3) Home Alone:  A Hilarious romp; no explanation required...a little boy pitted against two accident prone dolts whose mishaps leave you in happy tummy roiling laughter.

2) It's A Wonderful Life:  Jimmy Stewart, America's "everyman", the Tom Hanks of the 40's and 50's, portraying a good and decent man who seemingly stumbles his way through life, always doing the right thing, then finally broken by a series of unfortunate events, only to be saved by those who benefited from his life long "good will piggybank".  The amazing thing to note about this magnificent Christmas movie was that it was out of the public domain for decades before being resurrected in the 80's and quickly becoming one of America's all time favorites.  I did not see this movie until 1986 and was blown away that something made in 1946 could have been hidden away for so long.

Two Tied For 1st:
1) The Homecoming:  The Christmas movie written by Earl Hamner, that evolved into the long time TV series "The Waltons".  The movie tells the story of a Virginia family suffering through the depths of the depression and surviving only through great sacrifice and even greater familial love.  The language and state of poverty was so closely related to my own family situation so that both the movie and the series has become a favorite "resting place" for me...a chance to relive the days of my own youth, where family was all important.

1)The Christmas Story:  Sounds just the right note for angst we kids sometimes felt about wishing for a gift that one or both of our parents said we shouldn't and wouldn't have!  Just right for Boomers because we all knew the school bully, a teacher just like that one, the Sears "Dream Book", the one kid in the family that was the picky eater, the bar of soap for mouthing a vulgarity, horribly useless gifts from an aunt or a grandma, or the store display of wondrous gifts.  And last but not least, the BB rifle, whether it was Red Rider or Roy Rogers or Singing Gene!

Merry Christmas all!  Please share with me your "top ten" Christmas movie favorites!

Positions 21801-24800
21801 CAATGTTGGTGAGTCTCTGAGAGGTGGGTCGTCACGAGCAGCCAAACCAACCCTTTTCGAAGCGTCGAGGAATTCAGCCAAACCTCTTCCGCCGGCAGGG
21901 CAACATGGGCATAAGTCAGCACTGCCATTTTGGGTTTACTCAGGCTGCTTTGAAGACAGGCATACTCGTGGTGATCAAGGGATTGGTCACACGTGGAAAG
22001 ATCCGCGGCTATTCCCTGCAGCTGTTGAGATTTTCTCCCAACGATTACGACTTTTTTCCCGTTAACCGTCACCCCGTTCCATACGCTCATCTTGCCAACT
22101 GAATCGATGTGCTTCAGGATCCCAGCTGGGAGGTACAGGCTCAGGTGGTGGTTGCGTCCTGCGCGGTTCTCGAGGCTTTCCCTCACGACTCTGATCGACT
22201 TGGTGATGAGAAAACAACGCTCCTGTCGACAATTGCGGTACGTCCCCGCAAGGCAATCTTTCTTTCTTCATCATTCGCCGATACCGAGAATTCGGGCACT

1. I'll have to think about this for more but the first that comes to mind is "A Christmas Story". It's not that old, 80's maybe, but it has that infamous scene where Ralphie comes down the stairs in pink footie pajamas and his got the most forlorn look on his typical of kids when they don't like what they are wearing. Wish I could post the photo of my grandaughter wearing footie pjs. She's got the funniest look on her face too. This movie also has that great lamp of a woman's leg in fishnet stockings and fringe on the shade. I've always wanted one of those.

    How about Miracle on 34th St., is that the name? Just saw it a couple of days ago. It has Natalie Wood when she was about six years old.

    I'll come back when I think of others.


  2. Trying to think of the name of the movie with John Candy and ....Steve Martin.

  3. The John Candy, Steve Martin movie is Planes, Trains and Automobiles..and yes, very funny.

    And, Pam, I blew it...I would have A Christmas Story in my top 5...forgot all about it..can't believe it forgot! As to Miracle On 34th Street, yes, I've always loved that movie but I've seen it about a hundred times now and can recite dialog before it's spoken so i took it off the list for now.

    Thanks for playing along!

  4. And I had forgotten Miracle because I hadn't seen it in probably 20 or more years.

    About five years ago, my brother brought over "Bad Santa". He absolutely loves it but I hated it. Just not a fan of the 'F' bomb in every other sentence and especially at Christmas. At least there were no children there.